No whitetail that hears a bowstring’s slap at close range pauses to weigh its options. And no deer that hears a coat sleeve catching on overhead bark seeks second opinions.
In the first case, the deer instinctively drops low and springs into flight, sometimes never looking back to see what scared it. In the second case, the deer typically snaps to attention, its ears swiveling and triangulating while its eyes and nose probe for answers.
Unless you’re hunting with a firearm and it’s already shouldered, you’ll likely have to concede the contest or risk a running shot. When deer hear unnatural noises inside their innermost security boundaries, they instinctively flee or snap to full alert. If they don’t interpret the noise as pending danger, it might be the last threat they ever take lightly.
Likewise, hunters shouldn’t discount the deer’s ears, even though most of us rank this defense No. 3 behind its nose and eyes. Yes, deer must be downwind of danger for their hypersensitive nose to detect the threat. And yes, deer have a 60-degree cone of vulnerability behind them when their side-mounted eyes look forward. But sounds can be altered, slowed, accelerated, suppressed or amplified by several environmental factors.
Those influences on noise include wind, humidity, air temperature, vegetation, ground cover, overhead foliage and which way the deer’s radar-dish ears are pointed at any given moment. Therefore, even though deer ears can monitor their entire 360-degree surroundings, this defensive shield has variables and vulnerabilities that often require translation or confirmation from the deer’s other senses.
Deer vs. Human Ears
In fact, a deer’s actual hearing abilities aren’t all that much better than the average human. Researchers at the University of Georgia in 2006 conducted “auditory brainstem testing” in hopes of learning the whitetail’s minimum hearing capabilities. These tests involved immobilizing deer with drugs, placing electrodes on their heads and monitoring results on computer screens to analyze how a deer’s brain responds to various sound frequencies.
The study’s lead researcher, Gino D’Angelo, and his team learned a deer’s hearing range extends from .25 kilohertz to 30 kHz, but it hears best in the 4 to 8 kHz range, which overlaps the primary sound range of the whitetail’s vocal communications. Specifically, of 12 identified whitetail vocalizations in previous research, most had frequencies of 1 to 8 kHz.
Those frequencies differ little from human hearing, which is best between 2 and 5 kHz, with an upper range of about 20 kHz. Still, the UGA researchers noted that deer can detect higher noise frequencies than humans, but pinpointing that exact high-frequency range required further research they couldn’t conduct.
Brainstem tests are limited by science’s ability to detect physiological responses. In other words, those tests can’t account for how deer interpret information they detect with their other senses. Assessing those capabilities requires behavioral research, which isn’t easy when studying wild animals.
It’s less trouble to study human hearing, because people can press buttons or raise fingers to indicate when they hear specific sounds played through headphones. To better assess the whitetail’s actual hearing range, researchers must somehow train deer to give reliable “behavioral” responses when they hear various sounds at different levels.
A research team in Ohio—audiologists Henry E. Heffner and his son Henry Heffner Jr.—devised a solution in 2010 by training two captive female deer at their farm to drink from a metal bowl. They wired the bowl to mildly shock the deer after “warning” them with sounds of various frequencies and decibel levels. The shock wasn’t strong enough to make the deer avoid the bowl. The deer learned they could drink until hearing the sound. The deer then broke contact with the bowl, and resumed drinking when the sound quit.
The Heffners’ painstaking tests eventually pinpointed the whitetail’s hearing range from .115 kHz to 54 kHz. Further, by increasing the sound’s intensity to over 90 decibels, they learned the deer’s hearing range reached 64 kHz. The Heffners’ conclusion: Deer have better high-frequency hearing than do humans, but worse low-frequency hearing.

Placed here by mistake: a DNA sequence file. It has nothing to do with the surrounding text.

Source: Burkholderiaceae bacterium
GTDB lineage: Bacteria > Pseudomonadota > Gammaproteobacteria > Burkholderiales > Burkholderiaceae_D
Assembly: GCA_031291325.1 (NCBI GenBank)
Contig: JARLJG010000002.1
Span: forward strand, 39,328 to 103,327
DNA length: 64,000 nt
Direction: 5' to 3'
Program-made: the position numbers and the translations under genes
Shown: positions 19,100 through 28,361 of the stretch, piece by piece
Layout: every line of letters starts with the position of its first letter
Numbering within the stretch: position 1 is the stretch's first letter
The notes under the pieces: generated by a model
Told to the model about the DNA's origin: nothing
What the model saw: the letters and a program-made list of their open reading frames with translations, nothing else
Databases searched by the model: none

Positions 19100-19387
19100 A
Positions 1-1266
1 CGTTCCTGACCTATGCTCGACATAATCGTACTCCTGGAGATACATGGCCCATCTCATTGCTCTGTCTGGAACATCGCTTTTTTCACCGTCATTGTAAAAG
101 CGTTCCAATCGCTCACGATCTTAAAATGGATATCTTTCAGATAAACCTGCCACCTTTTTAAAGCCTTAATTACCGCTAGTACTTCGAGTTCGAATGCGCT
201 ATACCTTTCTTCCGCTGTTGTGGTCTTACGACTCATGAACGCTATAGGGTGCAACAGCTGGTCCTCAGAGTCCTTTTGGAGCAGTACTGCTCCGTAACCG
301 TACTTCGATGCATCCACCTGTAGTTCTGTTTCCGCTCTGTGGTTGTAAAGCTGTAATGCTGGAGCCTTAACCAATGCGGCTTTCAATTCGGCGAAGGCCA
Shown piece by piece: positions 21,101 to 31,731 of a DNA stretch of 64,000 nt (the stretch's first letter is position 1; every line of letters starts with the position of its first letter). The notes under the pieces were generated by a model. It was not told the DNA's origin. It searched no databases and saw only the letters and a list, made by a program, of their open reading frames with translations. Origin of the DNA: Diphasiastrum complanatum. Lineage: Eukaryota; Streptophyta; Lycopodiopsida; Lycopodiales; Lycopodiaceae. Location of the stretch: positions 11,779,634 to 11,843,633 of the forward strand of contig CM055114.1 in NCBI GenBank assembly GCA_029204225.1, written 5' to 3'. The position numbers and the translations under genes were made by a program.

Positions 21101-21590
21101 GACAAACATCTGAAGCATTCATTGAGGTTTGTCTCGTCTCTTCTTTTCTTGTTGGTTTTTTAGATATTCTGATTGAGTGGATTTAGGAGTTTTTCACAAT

Similar Hearing, Different Ears
Dr. Karl Miller, D’Angelo’s adviser during his 2006 research at UGA, said the bottom line of both studies shows that a deer’s hearing capability resembles ours.
“The hearing-range curves on audiology charts are almost identical,” Miller said. “They’re just shifted about 10 kHz. Deer likely hear higher-frequency sounds better than we do, and we might hear the lower frequencies better than they can, but there’s more to it than that. Most humans taking hearing tests are at least 40 to 50 years old, and some of us can’t hear those higher frequencies anymore. The deer in the Heffners’ tests were 1 and 2 years old. Deer don’t live long enough to lose their high-frequency hearing. So it’s still hard to make foolproof comparisons.”
Even so, how can deer use “human-like” hearing to duck lightning-fast arrows, detect whiskers rubbing collars and pinpoint calling or rattling sites deep in a forest or a half-mile away across an alfalfa field?
One distinct advantage deer have: large, maneuverable ears that can independently monitor their surroundings. In contrast, human ears are small and fixed. To improve our ears’ “catch,” we must turn our entire head and cup a hand to direct sound into the ear pointed toward the sound’s source. We can’t focus both ears on one site.
Those design features sometimes work to our advantage, though. When a deer’s ears aren’t pointed toward the sound’s source, they lose some of their ability to hear sounds in the opposite direction. Still, they can continually monitor their surroundings by working their ears in different directions, forever searching and scanning for danger.
Likewise, by being able to work their ears independently from various angles and directions, they can precisely assess the distance and location of noises. And the louder and more sustained the noise, the better they pinpoint it.
Deer Know Natural Sounds
Miller said deer are also extremely tuned into their turf. Because they live in a potentially deadly environment every minute of their lives, they learn to expertly interpret noises. If a sound is out of place, they go on red alert.
“All of us have seen deer barely pay attention to falling branches or squirrels rustling in the leaves,” Miller said. “Deer know what they’re supposed to hear. We can’t match that skill, but we do pretty good in our own environments. We notice unusual rattles, bumps or engine noises in our own vehicles that our passengers don’t notice; and we can probably tell a dime from a nickel bouncing off our kitchen linoleum. So when we see deer react to distant sounds we didn’t hear, it might not mean they hear better than we do. They just know what’s normal, and they can filter noise and sounds that are important to them.”